While Corbyn is said to be enjoying the role at present, he still resents the intrusion of much of the press and dislikes many of the duties of the party leader. McDonnell, however, has impressed even some critics with his increasingly polished TV performances and has wowed a few sceptical donors. One big donor, who was thinking of pulling their money, confided that a one-on-one chat with the shadow chancellor had left them feeling much happier than a similar chat with Ed Miliband.

The issue of the succession is widely discussed on the left. For many, having waited decades to achieve a position of power, pinning their hopes on the health of one man would be unforgivably foolish. One historically-minded trade union official points out that Hugh Gaitskell, at 56, and John Smith, at 55, were 10 and 11 years younger than Corbyn when they died. In 1994, the right was ready and had two natural successors in the shape of Tony Blair and Gordon Brown in place. In 1963, the right was unprepared and lost the leadership to Harold Wilson, from the party's centre. "If something happens, or he just decides to call it a day, [we have to make sure] it will be '94 not '63," they observed.

While McDonnell is just two years younger than Corbyn, his closest ally in politics and a close personal friend, he is seen by some as considerably more vigorous. His increasingly frequent outings on television have seen him emerge as one of the most adept media performers from the Labour left, and he has won internal plaudits for his recent tussles with George Osborne over the tax bill.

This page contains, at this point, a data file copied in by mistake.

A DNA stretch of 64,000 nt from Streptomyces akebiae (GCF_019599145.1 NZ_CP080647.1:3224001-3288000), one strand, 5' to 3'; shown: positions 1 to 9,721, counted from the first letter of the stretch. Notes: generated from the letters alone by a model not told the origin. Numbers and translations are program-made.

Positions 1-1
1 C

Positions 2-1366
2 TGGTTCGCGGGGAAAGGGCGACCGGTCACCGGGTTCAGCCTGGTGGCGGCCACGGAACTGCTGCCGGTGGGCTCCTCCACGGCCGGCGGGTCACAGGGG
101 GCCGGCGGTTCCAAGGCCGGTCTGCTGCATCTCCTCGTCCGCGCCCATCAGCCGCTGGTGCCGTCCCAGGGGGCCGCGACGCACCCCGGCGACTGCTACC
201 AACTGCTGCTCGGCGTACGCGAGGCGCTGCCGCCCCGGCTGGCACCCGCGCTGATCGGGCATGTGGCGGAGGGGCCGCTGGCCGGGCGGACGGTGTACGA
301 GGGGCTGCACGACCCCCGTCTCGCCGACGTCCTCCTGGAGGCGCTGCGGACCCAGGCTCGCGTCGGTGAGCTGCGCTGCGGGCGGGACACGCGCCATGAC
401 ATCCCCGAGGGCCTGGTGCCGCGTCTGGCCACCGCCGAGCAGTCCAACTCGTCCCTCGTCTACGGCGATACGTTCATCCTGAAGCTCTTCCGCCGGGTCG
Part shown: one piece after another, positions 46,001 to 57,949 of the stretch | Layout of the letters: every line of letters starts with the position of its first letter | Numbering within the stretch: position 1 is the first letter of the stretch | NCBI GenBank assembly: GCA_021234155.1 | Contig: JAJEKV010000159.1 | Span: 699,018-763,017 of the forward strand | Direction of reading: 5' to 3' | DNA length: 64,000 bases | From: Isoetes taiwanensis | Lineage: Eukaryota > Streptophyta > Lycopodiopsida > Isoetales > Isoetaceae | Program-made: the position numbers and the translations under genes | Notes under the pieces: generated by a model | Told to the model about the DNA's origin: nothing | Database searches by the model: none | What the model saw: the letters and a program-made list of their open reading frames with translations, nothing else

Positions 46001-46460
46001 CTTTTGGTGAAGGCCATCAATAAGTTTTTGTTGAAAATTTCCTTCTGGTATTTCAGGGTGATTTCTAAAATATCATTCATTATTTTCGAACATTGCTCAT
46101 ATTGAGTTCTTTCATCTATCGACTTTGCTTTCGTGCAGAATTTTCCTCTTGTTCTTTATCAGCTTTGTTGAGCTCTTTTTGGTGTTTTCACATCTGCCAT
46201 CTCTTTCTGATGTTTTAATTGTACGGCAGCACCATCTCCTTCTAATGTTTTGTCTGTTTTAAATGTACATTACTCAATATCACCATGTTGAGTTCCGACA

The left’s hopes of securing a non-Corbyn candidate on the ballot have been boosted in recent weeks. The parliamentary Labour party’s successful attempt to boot Steve Rotheram off the party’s ruling NEC, while superficially a victory for the party’s Corbynsceptics, revealed that the numbers are still there for a candidate of the left to make the ballot. 30 MPs voted to keep Rotheram in place, with many MPs from the left of the party, including McDonnell, Corbyn, Diane Abbott and John Trickett, abstaining.

The ballot threshold has risen due to a little-noticed rule change, agreed over the summer, to give members of the European Parliament equal rights with members of the Westminster Parliament. However, Labour’s MEPs are more leftwing, on the whole, than the party in Westminster . In addition, party members vote on the order that Labour MEPs appear on the party list, increasing (or decreasing) their chances of being re-elected, making them more likely to be susceptible to an organised campaign to secure a place for a leftwinger on the ballot.